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Provincial authorities get serious about poverty

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A poverty alleviation goal set last year by President Xi Jinping has been given serious attention at the national level. However, here in Yunnan — which has some of the highest rates of indigence in the country — progress is not moving quickly enough, according to a government audit. In response, more than 1,000 bureaucrats have been fired or otherwise punished for gross incompetence over the past few months.

At the beginning of 2015, Xi visited Yunnan and stressed the need for rapid and concentrated efforts to end some of the most extreme cases of poverty in China by 2020. In Yunnan, corresponding campaigns began, work groups formed and more than 40,000 bureaucrats across the province got down to the business of finding ways to help the poor. Except when they didn't.

Conflicting reports peg the number of people living on less than one dollar (6.65 yuan) per day in Yunnan at between 4.71 and 5.74 million. Under the vaguely structured aid plan, groups of local government officials overseeing some 4,000 "poverty villages" were expected to cut the number of people living in such conditions dramatically. In many cases, no specific monetary allocations or suggested courses of action came from on high, and cadres had to brainstorm their own plans.

It appears the vast majority measured up to expectations over the intervening months. However, 1,117 have been singled out in a report first published by China Youth Daily as being "incompetently lazy" or otherwise woefully inept. Charges leveled in the editorial include officials living outside of their personal jurisdictions who visited their constituencies less than once a month, as well as those who "talked the talk without walking the walk".

Provincial Party Secretary Li Jiheng (李纪恒) has formed a task force in response to the recent spate of firings, which at times works with alacrity. In some cases, such as in Xiangyun Village (祥云村) in Dali Prefecture, a group of cadres were relieved of their jobs and replaced in the span of five days. The situation, according to Secretary Li, is a "litmus test" for the province, and the firings "not only affect...the mandate of tackling poverty, but also impact the image of the Party and the government".

This newest effort to help those most severely affected by poverty in Yunnan has taken many forms both large and small. The most high-profile include infrastructure projects and increased spending on education approved by Beijing. It now appears the small actors in this push will be held increasingly accountable as well, spurred on by President Xi's appraisal 17 months ago that there "are only five to six years left for us to complete the building of a moderately prosperous society in all respects. Time will not wait."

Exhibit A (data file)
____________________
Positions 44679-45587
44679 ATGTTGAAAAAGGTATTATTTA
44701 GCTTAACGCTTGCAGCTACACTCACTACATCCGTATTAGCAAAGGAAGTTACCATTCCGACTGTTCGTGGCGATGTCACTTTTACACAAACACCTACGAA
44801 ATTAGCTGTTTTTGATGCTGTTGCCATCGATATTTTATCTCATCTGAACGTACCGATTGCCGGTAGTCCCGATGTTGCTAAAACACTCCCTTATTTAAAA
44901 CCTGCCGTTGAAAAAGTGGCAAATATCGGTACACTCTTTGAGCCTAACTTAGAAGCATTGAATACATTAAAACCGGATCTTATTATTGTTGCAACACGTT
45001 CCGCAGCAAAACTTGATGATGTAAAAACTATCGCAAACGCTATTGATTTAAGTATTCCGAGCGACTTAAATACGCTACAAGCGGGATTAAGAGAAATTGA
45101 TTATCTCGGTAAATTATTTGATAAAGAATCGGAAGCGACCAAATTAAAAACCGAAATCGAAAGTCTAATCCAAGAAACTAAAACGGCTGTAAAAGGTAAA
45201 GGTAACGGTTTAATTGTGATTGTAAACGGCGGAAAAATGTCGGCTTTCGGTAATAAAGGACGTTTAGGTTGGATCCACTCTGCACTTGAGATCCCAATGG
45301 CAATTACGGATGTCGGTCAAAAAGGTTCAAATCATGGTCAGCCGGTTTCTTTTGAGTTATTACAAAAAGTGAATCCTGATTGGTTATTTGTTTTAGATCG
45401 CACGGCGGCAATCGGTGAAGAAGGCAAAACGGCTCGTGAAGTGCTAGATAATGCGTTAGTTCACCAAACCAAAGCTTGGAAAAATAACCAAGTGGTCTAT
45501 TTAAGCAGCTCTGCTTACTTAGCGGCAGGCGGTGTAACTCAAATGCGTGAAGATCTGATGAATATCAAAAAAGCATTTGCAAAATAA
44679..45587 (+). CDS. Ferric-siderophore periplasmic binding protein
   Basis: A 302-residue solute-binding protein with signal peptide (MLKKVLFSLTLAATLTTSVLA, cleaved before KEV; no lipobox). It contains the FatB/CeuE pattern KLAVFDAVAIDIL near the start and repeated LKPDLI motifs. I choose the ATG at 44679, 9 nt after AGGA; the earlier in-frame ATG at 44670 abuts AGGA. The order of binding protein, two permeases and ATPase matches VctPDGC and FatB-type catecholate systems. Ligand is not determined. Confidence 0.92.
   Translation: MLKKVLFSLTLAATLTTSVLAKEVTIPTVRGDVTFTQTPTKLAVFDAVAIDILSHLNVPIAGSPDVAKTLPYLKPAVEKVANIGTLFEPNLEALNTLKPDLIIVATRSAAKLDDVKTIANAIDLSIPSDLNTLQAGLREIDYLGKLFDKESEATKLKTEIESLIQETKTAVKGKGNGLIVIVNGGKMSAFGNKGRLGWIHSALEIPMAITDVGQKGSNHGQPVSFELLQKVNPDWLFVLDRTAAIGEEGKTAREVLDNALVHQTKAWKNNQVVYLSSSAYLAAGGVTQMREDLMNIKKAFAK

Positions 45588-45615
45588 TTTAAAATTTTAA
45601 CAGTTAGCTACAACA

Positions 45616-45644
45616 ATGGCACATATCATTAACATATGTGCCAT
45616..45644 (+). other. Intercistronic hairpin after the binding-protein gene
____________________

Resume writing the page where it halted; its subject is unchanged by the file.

Image: Sinchew

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This is all a bit unclear but seems to be a move in the right direction.

I'd probably just give the poorest people a lump sum of money to invest as they see fit. If they waste it, they will stay poor (and deserve to). If they invest it well, they can break out of the poverty trap. I can't see that kind of policy being popular with officials though - not much room for siphoning off money to themselves/family/friends.

@ Haali: I'm suspicious of official money-handling in the name of the poor as well, but I think maybe you misunderstand the problems that the poor have in handling money in an exploitative society, and their unfamiliarity in doing so - so I don't buy "and deserve to". Seems to me that education is something that, if someone gets it, it can't be taken away or lost in unequal competition with those who have more in terms of cash, ownership or power.

@ Haali: I mean I don't necessarily buy the "and deserve to".

Interesting article. My thought is that money might well work this way, but that perhaps a god way to handle the situation is to make such gifts dependent on the recipients' keeping their kids in school - after all, the kids don't deserve to be hampered by their unequal starts in life just because their parents do this or that with the money. Such an approach has been tried, on a very small scale and with small amounts of money, in Yunnan, and has been successful in keeping the kids in school.

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